Over the past week, two stories have loomed large in my mind: the story of Abraham and Isaac at the mountain altar in Genesis 22 and the story of the two mothers fighting over one child in 1 Kings 3. In case you need a summary or refresher, I'll share the gist of each:
In Genesis 22*, God calls Abraham to take his long-awaited son to Mount Moriah for a sacrifice, except they had no ram or other animal to offer on the altar. That's because Isaac was meant to be the offering. I can't imagine Abraham's three day hike with his son and two servants, knowing what was to be asked of him at the end point. Then he and Isaac leave the servants behind as they go to the altar. Abraham lays the wood upon the altar, binds his son on top of it, and just before the sacrifice, God puts a stop to it. A ram is provided. Abraham gets to lift Isaac off the altar again.
In 1 Kings 3, two women are sleeping in a house with their newborns when one baby dies. The mother of the dead child switches the children, placing her dead baby in the sleeping mother's arms while taking the live baby back to bed as her own. The sleeping mother awakes and begins to mourn but then realizes the dead child isn't hers. The two women end up in Solomon's court, both demanding that the living child is hers. Given that DNA testing isn't a thing yet, Solomon has to judge which mother should raise the child. His solution? Cut the child in half and give part to each mother. One mother agrees to that plan, even though the baby will die, and the other offers to give the child away to prevent any harm. Solomon rightly determines that the mother is the one who was willing to give up the child rather than allow him to die. A real mother is one who seeks the best for her child, no matter what heartache it might bring to her.
God has asked us to lay our adoption of "Sam" on altar before him. The beautiful difference, of course, is that no harm will come to Zoe's brother. Another family has been offered his referral or, in terms of this metaphor, the opportunity to pick his adoption up from that altar. If they say no, we will gladly lift our plans from the altar once more and continue to pursue being mom and dad to "Samuel." But for now, we have to leave it all at the altar, trusting God to do what he deems best.
God has asked us to care more about what's best for "Sam" than what we consider to be best for us. If the other family says yes to the adoption referral of Zoe's brother, that means we set aside our hurts to move forward with a relationship with them, so that the siblings can know each other. Yes, we want for them to grow up together in the same family. But, no, that decision isn't up to us right now. So rather than to allow our feelings to tear apart this little boy or tear at the adoption hopes of another couple, our bold answer has to be that of the first mother in 1 Kings 3:26:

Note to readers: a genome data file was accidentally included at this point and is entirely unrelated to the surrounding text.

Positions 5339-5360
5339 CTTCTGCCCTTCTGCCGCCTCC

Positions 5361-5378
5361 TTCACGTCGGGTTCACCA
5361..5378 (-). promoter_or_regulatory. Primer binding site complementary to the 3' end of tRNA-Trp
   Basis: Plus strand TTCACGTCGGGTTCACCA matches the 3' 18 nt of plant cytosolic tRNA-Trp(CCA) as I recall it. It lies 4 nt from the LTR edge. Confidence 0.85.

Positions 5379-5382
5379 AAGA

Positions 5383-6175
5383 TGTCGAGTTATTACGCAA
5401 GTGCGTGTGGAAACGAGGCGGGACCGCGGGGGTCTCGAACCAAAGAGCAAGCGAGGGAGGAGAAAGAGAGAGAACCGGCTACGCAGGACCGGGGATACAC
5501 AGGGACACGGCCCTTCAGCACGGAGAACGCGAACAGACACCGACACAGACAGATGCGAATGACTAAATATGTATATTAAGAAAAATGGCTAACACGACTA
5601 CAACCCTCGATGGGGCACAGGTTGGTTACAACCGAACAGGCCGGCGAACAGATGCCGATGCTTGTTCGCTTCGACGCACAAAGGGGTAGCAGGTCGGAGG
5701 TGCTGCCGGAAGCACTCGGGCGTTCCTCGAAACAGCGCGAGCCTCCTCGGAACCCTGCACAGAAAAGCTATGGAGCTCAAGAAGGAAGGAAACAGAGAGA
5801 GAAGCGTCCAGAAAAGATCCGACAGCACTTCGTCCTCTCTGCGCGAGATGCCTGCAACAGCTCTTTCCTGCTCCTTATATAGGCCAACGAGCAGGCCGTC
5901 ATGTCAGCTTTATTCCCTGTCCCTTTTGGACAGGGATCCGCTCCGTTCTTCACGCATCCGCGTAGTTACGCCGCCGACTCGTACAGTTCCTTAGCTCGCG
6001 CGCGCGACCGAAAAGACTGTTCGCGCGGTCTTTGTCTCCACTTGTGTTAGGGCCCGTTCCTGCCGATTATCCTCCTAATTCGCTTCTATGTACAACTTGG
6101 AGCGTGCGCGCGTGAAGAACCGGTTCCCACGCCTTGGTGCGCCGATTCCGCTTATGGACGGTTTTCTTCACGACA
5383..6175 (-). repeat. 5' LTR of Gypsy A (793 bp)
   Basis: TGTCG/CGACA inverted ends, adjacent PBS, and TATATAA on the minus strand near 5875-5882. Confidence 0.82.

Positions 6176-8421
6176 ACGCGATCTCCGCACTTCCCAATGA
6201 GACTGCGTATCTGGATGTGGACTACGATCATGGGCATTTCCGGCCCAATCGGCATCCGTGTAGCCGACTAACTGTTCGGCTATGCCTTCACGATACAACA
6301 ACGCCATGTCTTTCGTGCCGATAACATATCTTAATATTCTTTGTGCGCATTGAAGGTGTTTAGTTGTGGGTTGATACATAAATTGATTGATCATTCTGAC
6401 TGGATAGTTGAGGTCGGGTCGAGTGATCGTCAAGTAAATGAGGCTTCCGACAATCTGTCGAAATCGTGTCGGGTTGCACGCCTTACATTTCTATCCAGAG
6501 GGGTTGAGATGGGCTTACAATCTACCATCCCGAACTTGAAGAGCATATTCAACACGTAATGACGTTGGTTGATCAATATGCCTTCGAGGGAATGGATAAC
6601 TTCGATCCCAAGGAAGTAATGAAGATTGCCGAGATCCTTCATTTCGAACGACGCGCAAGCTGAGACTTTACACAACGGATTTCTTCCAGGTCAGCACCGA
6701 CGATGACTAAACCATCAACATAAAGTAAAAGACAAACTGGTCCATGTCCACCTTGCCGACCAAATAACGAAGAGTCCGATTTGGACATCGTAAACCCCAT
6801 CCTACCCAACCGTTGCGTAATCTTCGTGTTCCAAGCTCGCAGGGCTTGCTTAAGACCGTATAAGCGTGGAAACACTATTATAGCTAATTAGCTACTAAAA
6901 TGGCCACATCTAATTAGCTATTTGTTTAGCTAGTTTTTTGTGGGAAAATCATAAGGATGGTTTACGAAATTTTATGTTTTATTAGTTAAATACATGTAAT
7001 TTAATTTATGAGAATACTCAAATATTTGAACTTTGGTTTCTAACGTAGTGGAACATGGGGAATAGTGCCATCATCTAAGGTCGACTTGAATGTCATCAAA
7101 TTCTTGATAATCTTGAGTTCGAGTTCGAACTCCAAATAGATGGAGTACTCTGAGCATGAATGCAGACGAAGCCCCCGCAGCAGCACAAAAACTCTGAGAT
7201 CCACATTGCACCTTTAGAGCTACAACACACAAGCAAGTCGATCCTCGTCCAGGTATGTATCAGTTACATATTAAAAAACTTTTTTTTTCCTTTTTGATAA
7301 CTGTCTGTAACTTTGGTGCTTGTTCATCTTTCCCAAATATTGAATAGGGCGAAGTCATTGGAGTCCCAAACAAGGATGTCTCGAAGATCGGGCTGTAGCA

Then the woman whose son was alive said to the king, because her heart yearned for her son, “Oh, my lord, give her the living child, and by no means put him to death.” But the other said, “He shall be neither mine nor yours; divide him.”
I will act as this sort of mother to "Sam," even if I never get to be his actual mother. If it is best for him - which is something only God knows - my prayer is "God, give them this baby boy." Being a parent means putting a child's best interests first, even when it breaks your heart. Perhaps that's what we'll be asked to do, to have fostered love for "Sam" in our hearts for months but then to submit to the adoption by another family. Or perhaps, like Hannah said of her Samuel in 1 Samuel 1:27, we might get to say, "I prayed for this child, and the LORD has granted me what I asked of him."
I don't know how this will play out.
I do know that I will trust God, no matter what.
And I am thankful that we will probably get to be part of Zoe's brother's life, even if we don't get to be his parents.
*Note on Genesis 22: I know two of my dear friends, both atheists, who point to this story as proof of a macabre god who isn't worthy of worship. I understand their stance. It is a hard story. But for me, it serves as a powerful object lesson. For starters, Abraham tells Isaac that God will provide the lamb, so maybe he trusted all along that God would spare Isaac. We don't know that for sure, though, from the story given in the Bible. If God had Abraham go through with it, sure, I might have difficulty trusting that God, if I'm completely honest. But as this story stands, nothing in it changes in my respect for a God who illustrates to us again and again that he is all we need! I'm not saying that because of blind obedience or "shoulds" - as in "I should believe..." or "pastors say I should..." or "I write about faith so I should..." but rather because I have been there. No, I've never been asked to lay a child on an altar for bodily sacrifice, but I have been called by him to lay my health, my marriage, my child's eyesight, this adoption, and more treasures at the foot of the cross... and in each of tose moments, I've found Christ alone to be sufficient. After all, God provided the ultimate sacrifice of his son on the cross, and this story of Genesis 22 - and my story of my own life - is but a shadow of that. I started this side note as an explanation for friends who aren't Christians, but I think I might be failing at that because I can only explain this through the lens of knowing and trusting a God who you don't know or consider to be real, if you're one of those friends. So suffice it to say: I know in the dark and in the depths and in the quiet and in the loud and in the hard and in the easy and in the doubts and in the tears and in the laughter that he is real to me, so I can't help but read and dissect this story with that perspective.